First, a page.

Over the twenty-plus years I have been covering, analyzing, rewriting and ghost writing screen stories, I have also been, and still am, a judge for screenplay as well as teleplay contests.
I can assure you that the winners are chosen because their screenplays or TV scripts not only contain great stories, but are also written to industry standards.
Therefore, putting your best foot forward in all the story elements is a very good idea.
Is the premise original, or perhaps a fresh new take on an old idea?
It’s essential to use the proper format whether for sitcom style (one camera or multi camera – each has its own format rules), or one-hour teleplay, or screenplay style.
Presentation also includes making sure there are no typos – believe me, readers will notice and get annoyed if there are too many of them. Ideally, best not to have any.
Good idea to also make certain that your screenplay story is shown as visually as possible. Film is a visual medium, not a verbal one.
Dialog in screenplays should be at a minimum – except for a very occasional longish speech and that only if necessary to the story, where it fits both the situation and the character.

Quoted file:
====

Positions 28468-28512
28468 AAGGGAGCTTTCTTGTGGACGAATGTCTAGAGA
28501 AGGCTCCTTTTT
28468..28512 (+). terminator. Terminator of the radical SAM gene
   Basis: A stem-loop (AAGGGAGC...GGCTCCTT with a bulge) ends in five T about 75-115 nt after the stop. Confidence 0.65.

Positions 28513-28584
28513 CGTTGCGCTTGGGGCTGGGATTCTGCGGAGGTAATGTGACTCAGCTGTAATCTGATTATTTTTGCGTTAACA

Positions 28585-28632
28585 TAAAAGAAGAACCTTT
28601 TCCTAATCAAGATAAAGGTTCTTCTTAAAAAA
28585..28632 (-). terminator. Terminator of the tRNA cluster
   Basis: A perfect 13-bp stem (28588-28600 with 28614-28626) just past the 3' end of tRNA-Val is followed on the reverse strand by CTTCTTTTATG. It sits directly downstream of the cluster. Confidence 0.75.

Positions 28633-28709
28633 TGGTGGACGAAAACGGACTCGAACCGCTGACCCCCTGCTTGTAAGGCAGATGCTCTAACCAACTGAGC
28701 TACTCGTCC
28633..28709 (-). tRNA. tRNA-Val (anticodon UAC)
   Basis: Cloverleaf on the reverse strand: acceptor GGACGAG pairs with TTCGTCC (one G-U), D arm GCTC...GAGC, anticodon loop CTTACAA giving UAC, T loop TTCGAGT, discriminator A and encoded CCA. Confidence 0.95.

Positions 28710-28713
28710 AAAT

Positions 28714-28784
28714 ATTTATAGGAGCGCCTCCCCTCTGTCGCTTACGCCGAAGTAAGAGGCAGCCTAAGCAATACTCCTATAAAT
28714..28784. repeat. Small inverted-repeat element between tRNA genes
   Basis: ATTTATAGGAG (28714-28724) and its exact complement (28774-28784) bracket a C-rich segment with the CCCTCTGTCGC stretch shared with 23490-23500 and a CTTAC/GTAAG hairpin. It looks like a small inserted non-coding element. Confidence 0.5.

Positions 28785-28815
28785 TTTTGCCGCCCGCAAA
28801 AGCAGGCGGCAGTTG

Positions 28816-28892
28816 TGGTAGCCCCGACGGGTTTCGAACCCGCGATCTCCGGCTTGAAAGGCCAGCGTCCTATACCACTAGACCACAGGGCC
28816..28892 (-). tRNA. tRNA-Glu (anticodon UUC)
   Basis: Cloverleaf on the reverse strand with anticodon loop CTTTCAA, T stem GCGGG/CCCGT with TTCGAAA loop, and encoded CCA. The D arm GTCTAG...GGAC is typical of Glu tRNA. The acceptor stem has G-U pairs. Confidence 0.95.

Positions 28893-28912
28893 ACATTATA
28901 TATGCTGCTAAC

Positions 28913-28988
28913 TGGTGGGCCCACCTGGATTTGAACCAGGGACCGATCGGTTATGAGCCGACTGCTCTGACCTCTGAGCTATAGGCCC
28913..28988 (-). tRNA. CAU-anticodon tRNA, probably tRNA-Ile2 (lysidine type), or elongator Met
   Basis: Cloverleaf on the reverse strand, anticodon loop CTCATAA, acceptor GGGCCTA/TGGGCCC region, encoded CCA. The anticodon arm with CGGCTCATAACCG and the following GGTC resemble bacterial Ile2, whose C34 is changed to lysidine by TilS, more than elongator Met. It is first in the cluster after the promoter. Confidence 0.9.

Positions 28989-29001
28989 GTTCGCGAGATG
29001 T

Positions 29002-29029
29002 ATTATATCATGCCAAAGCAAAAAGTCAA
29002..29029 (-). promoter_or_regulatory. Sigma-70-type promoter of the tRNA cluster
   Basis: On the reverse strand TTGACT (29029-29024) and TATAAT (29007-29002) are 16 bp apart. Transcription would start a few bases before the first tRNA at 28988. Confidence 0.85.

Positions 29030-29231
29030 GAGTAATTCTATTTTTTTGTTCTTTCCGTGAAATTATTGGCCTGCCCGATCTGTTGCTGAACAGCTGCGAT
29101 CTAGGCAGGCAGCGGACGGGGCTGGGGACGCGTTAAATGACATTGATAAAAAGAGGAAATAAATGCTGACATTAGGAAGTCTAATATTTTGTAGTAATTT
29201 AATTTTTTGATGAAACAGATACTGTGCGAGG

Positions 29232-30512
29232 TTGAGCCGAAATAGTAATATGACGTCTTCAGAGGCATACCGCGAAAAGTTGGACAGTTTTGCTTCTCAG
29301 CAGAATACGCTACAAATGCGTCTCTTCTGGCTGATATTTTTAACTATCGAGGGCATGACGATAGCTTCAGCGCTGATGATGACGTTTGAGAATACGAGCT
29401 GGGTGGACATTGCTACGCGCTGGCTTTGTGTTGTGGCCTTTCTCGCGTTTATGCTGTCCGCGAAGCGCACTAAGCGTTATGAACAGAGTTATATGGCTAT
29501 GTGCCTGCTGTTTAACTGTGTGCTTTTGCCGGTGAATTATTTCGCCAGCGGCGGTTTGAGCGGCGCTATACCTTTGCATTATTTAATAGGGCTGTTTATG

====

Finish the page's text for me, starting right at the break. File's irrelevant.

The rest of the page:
Dialog should ideally be no more than four to five lines long.
Make sure your characters are interesting and engaging, particularly your protagonist and your antagonist…and if there are character arcs, they better be believable.
If it’s a comedy screenplay, or a sitcom, make sure your reading audience will laugh out loud just by reading the words on the page… if the comedy doesn’t produce that effect it’s not much of a comedy.
If there’s a sad scene, does it produce a lump in the throat or even tears from the reader?
If it’s a suspenseful scene or a thrilling scene, does the reader actually feel the tension, the thrill?
In short, do the written words on the pages evoke the emotional responses that are commonly associated with what’s going on in a particular scene or with that genre?
Your story won’t be in the top echelon if it doesn’t.